> different behaviour when changing the order of
> `axis("equal")` and `axis([-0.35,2.1,-0.2,1.25])` persists.)
It is not surprising that the order makes a difference.
To be honest, from a user perspective such effects
are very problematic and I would usually considered as a bug.
Together with Martin Richter I had a closer look at this:
a) pylab.py, axis(...):
I think, that the command
` axis([0.5,1.0,-2.0,5.0])` should,
whenever `ax.get_aspect() == 'equal'`,
recompute the aspect.
This could be achieved by calling
before the corresponding `draw_if_interactive()`
and the set_aspect routine in axes.py would read at the beginning:
b) For axes.py, set_aspect, it seems better to us
to restore the originalPosition:
else: # Change limits on axes
#l,b,w,h = self.get_position() # Keep size of subplot
# ---> # restore changes which could have come from
# ---> # a previous call axes("scaled"), i.e. fixLimits=True:
l,b,w,h = self._originalPosition
self.set_position( (l,b,w,h) )
axW = w * figW; axH = h * figH
a) should ensure that it does not matter when a range is set
b) should ensure that after an `axis("scaled")`
an `axis("equal")` gives the same result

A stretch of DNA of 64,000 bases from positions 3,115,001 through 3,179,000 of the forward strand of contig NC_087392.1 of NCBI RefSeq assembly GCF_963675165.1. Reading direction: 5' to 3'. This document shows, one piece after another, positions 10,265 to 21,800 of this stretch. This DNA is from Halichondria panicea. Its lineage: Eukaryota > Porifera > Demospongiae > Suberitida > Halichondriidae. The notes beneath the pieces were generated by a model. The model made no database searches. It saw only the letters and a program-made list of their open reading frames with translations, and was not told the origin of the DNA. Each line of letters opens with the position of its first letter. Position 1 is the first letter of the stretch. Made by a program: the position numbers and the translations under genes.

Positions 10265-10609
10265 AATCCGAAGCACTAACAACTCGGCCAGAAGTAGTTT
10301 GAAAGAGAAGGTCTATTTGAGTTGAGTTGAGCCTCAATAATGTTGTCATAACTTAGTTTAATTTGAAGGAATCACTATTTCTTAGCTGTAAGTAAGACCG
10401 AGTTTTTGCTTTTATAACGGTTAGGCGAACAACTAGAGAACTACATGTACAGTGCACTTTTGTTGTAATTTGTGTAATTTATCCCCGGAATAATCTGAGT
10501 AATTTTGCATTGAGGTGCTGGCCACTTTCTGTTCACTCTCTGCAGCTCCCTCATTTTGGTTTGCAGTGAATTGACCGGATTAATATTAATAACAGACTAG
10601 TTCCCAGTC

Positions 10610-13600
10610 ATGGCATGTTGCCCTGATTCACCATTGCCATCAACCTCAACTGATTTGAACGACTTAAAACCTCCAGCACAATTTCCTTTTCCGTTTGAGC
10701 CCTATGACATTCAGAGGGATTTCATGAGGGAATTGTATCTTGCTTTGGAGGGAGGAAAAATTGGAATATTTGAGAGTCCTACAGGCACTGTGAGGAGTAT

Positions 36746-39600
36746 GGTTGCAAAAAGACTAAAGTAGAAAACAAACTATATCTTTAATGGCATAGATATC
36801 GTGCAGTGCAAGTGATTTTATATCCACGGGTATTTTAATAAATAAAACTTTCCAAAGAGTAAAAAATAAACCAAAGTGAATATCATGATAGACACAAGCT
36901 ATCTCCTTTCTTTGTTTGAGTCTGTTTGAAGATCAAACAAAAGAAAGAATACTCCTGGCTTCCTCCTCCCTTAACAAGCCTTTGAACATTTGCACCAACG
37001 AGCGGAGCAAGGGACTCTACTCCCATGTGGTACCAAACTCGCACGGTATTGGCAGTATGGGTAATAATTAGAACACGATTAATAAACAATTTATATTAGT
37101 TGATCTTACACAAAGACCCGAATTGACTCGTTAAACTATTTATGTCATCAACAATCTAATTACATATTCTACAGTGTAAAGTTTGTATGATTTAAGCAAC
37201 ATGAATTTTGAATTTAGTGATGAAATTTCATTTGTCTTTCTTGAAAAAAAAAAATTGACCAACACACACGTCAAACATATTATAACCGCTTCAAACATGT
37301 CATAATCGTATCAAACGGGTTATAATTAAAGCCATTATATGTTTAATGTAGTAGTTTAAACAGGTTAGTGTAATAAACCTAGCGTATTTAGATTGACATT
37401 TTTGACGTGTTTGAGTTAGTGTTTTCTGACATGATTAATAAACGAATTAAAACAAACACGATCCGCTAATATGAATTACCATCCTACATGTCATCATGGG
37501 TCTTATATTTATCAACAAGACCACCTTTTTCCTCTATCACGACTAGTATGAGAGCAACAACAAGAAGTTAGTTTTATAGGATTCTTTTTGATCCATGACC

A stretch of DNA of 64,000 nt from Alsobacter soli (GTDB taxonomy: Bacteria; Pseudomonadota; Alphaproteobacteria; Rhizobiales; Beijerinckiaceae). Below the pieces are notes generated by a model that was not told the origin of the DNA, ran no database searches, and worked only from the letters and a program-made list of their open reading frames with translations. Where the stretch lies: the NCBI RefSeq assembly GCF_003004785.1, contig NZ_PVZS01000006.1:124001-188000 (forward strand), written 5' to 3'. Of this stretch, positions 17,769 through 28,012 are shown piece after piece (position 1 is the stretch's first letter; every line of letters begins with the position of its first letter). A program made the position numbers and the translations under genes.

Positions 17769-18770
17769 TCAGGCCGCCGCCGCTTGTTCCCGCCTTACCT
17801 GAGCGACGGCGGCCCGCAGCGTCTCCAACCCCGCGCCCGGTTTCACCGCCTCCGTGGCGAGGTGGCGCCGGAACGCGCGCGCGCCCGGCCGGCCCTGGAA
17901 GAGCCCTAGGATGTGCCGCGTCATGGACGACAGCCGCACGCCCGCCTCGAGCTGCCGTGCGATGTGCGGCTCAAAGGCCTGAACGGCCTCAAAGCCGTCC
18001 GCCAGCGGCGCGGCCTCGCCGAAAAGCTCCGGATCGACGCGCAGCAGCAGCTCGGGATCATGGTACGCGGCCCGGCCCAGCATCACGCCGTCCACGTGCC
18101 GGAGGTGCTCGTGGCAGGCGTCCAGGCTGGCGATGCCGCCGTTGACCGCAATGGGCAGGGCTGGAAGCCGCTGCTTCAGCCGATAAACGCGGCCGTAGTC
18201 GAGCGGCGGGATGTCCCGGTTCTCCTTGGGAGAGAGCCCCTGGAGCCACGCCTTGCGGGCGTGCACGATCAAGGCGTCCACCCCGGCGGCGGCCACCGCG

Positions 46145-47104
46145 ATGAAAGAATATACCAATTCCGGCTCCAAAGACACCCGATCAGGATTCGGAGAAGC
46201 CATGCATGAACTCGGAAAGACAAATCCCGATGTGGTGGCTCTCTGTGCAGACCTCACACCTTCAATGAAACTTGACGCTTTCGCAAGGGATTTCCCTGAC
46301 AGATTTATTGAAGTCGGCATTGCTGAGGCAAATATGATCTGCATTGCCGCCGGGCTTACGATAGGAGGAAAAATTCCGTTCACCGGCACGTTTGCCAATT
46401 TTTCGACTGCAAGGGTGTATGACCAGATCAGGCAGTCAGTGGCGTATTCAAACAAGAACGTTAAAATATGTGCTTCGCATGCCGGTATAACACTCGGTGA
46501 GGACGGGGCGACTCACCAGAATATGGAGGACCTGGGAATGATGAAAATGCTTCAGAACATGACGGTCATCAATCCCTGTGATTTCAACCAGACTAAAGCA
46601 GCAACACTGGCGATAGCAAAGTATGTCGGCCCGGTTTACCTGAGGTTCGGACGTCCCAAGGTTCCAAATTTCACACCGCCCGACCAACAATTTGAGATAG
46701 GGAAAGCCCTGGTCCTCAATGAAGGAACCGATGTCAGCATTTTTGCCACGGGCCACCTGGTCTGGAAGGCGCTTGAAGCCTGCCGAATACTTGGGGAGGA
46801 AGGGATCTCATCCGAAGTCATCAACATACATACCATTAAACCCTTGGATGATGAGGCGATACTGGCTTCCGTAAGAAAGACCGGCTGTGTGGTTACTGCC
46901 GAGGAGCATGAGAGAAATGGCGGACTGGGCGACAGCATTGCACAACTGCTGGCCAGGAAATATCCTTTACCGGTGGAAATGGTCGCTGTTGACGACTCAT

as if the `axis("scaled")` was not given before.
I am not sure if the above has any unwanted side-effects.
At least it gets rid of a couple of the ordering
correcting for the aspect ratio, either the data limits, window
limits, or both have to change. The default is to change the data
limits, but you can control this by calling
This is the function that axis('equal') calls, and by using it
directly you can tweak some of the default behaviors. See the
docstring for set_aspect (in CVS) for more information.
I don't like the name `fixLimits` to much, because
it sounds as if something has to be fixed (but nothing is broken, IMHO).
What about `fixedLimits`?
(Sorry if I am showing off my English deficiencies here ...)
While at this: I also don't like `autoscale_on` very much.
I think that `autoscale` (being True or False) would be enough.
And one more (just to complicate matters even more):
At the moment there is only autoscaling for x and y
at the same time. Gnuplot, for example, allows
to specify the xrange or yrange separately and the
other range is autoscaled.
I am mentionining this, because it might be a useful feature.
(However, it might make the coding of
the autoscaling even more involved...).
This is fairly new functionality so let us know if this works for you.
It might be a good idea for someone to start a wiki entry on the
various issues of axes aspect ratio.
I hope that everything can be done easily just by using
`axis(...)`. A few examples would be very good for the
wiki (or the demo). I could provide these (after
I am back from a conference next week...).
On Fri, 2 Sep 2005, John Hunter wrote: